Troy doctors, Richard Schloemer and Wilton McRae, have joined a rather elite group. They have recently become octogenarians but their ‘shingles’ are not coming down.
Schloemer serves as medical director of the Troy Regional Medical Center Wound Care Center as also as an emergency department physician. McRae is a TRMC otolaryngologist or ENT physician and treats patients with diseases and disorders of the ear, nose and throat.
Both doctors recently celebrated their 80th birthdays in much the same way as they have celebrated every other milestone birthday, “with gusto!” Both have tried the “R” word but, before they could say “retirement,” they had nailed their shingles back to the door.
“Retirement means retreat,” Schloemer said. “I’m not going to retreat and let my brain sit idle. If you don’t use it; you lose it.”
Schloemer is a Michigan native and graduate of the University of Michigan Medical School. His surgical residency includes three years at Boston Naval Hospital. He is board certified in both general surgery and cosmetic surgery. He came to Troy in 1990.
McRae grew up in Marianna, Florida, graduated from the University of Florida and was in private practice in Dothan from1978 until 2000.
Both doctors quickly put down deep roots in Troy. Roots that are so intermingled in the extended community and in the medical family that they can’t be unearthed.
The doctors’ commitment to others is strong and their zest for life is so vigorous that the word retirement is not in their vocabulary. They work hard and, at age 80, they, laughingly, said they relax “pleasurefully.”
Both doctors came from families that pointed them in the direction of success.
“My dad challenged me,” Schloemer said. “He was interested in butterflies, fish and zoology. He often took me to the lake where I learned about biology. He always presented options to me that could lead to success.”
McRae came out of high school in Northwest Florida as the school’s best passer and best defensive back. He was accepted to and graduated West Point, served Uncle Sam as a Ranger and as a paratrooper.
“After many parachute drops from the 250-foot tower at Fort Benning, Georgia, I made my first jump from an Army plane,” McRae said. “When I was assured my parachute had opened, it was a quiet ride down until I hit the ground like I had fallen from a one-story building.”
McRae was proud to have served his country and of the many lessons learned.
“The most important lesson I learned was that I didn’t want a career in the Army,” he said, laughing.
Both doctors were called to their professions out of their desires to be of service to others. As octogenarians, they are dedicated to continuing to practice their trades. But, they live by the old cliché, “All work and no play makes Jack a dull boy.”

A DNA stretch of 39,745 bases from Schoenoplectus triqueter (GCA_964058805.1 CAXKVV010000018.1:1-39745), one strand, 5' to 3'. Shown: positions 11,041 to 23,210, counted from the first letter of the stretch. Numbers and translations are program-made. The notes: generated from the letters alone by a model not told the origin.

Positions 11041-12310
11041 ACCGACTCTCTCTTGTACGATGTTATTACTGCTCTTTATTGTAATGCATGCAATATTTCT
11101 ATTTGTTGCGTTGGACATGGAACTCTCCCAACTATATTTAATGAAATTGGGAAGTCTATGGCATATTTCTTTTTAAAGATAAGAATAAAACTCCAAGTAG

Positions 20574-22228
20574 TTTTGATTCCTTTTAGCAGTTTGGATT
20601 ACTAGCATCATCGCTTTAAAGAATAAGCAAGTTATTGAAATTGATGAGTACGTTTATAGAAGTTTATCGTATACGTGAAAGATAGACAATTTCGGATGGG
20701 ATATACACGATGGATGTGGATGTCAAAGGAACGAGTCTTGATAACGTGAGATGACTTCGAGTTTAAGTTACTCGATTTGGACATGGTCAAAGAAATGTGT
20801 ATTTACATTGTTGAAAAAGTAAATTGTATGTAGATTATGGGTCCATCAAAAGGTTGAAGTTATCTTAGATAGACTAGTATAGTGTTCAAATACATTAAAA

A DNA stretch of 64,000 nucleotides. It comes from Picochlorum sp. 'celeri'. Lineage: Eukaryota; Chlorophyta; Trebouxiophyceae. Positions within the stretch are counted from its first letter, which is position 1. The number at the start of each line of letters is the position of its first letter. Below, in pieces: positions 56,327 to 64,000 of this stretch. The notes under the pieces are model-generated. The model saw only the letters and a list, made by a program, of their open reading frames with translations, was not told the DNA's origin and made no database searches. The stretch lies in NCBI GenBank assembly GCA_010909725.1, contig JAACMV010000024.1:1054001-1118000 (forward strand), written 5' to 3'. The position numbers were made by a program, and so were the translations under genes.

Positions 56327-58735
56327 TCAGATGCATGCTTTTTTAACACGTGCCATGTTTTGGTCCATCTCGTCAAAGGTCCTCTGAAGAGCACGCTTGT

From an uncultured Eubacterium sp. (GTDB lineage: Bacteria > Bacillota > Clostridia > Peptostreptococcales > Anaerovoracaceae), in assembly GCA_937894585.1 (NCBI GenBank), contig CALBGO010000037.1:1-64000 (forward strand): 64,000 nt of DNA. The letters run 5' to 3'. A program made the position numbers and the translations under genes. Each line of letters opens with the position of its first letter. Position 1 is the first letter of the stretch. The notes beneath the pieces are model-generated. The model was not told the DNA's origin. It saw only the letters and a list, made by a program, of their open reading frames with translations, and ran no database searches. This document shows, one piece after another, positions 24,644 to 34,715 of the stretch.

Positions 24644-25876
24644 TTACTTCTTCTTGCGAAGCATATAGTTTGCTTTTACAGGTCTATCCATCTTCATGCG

And, there is nothing dull about these doctors, not even at age 80.
Schloemer recently purchased a new piano, a “grand” piano with an electronic gizmo that plays behind him like an orchestra. He is taking piano lessons so “move over Ray Charles.” He also plays the guitar, banjo and mandolin, “all self-taught.” His party barn has earned the reputation as the place to be for karaoke, “move over Pete Seeger,” and for dancing from the jitterbug to line dancing. He makes and bottles wines of different kinds, paints still life pieces and landscapes. He’s a photographer with great black and white shots. He is a potter and his work includes raku. Schloemer is especially proud of the first-place award he won at the Peanut Festival for his “Mr. Peanut.”
Schloemer does what he calls “keeping his game up” and that includes memory exercises or brainwork every day.
“Because, I’m not going to retreat,” he said, with a smile. “My party barn needs to be enlarged.”
For McRae, Troy has been the next best thing to retirement. It has provided him with a place to practice medicine and a warm and friendly place to be.
“In Dothan, you could fall off the face of the Earth and nobody would notice,” McRae said, with a smile. “We love the small-town atmosphere here and this is a wonderful town to call home.”
And an even greater place to come home to after an “on the road again,” adventure
“We love to travel, my wife and I,” McRae said. “We’ve been from upstate New York to California, to Texas and New Mexico, the New England states and Nova Scotia with more places to go.”
The doctor is a dedicated home gardener with three acres and a creek and he is often seen with clippers at First Methodist Church.
He’s interested in history, including local history and has framed photos in his office that remind him there’s more to know.
Both doctors have a lot of interests and always have something to do or something they plan to do.
At age 80, both Dr. Richard Schloemer and Dr. Wilton McRae are not dull Jacks. They are “still” practicing physicians who have a zest for life and have no intentions of retiring and retreating.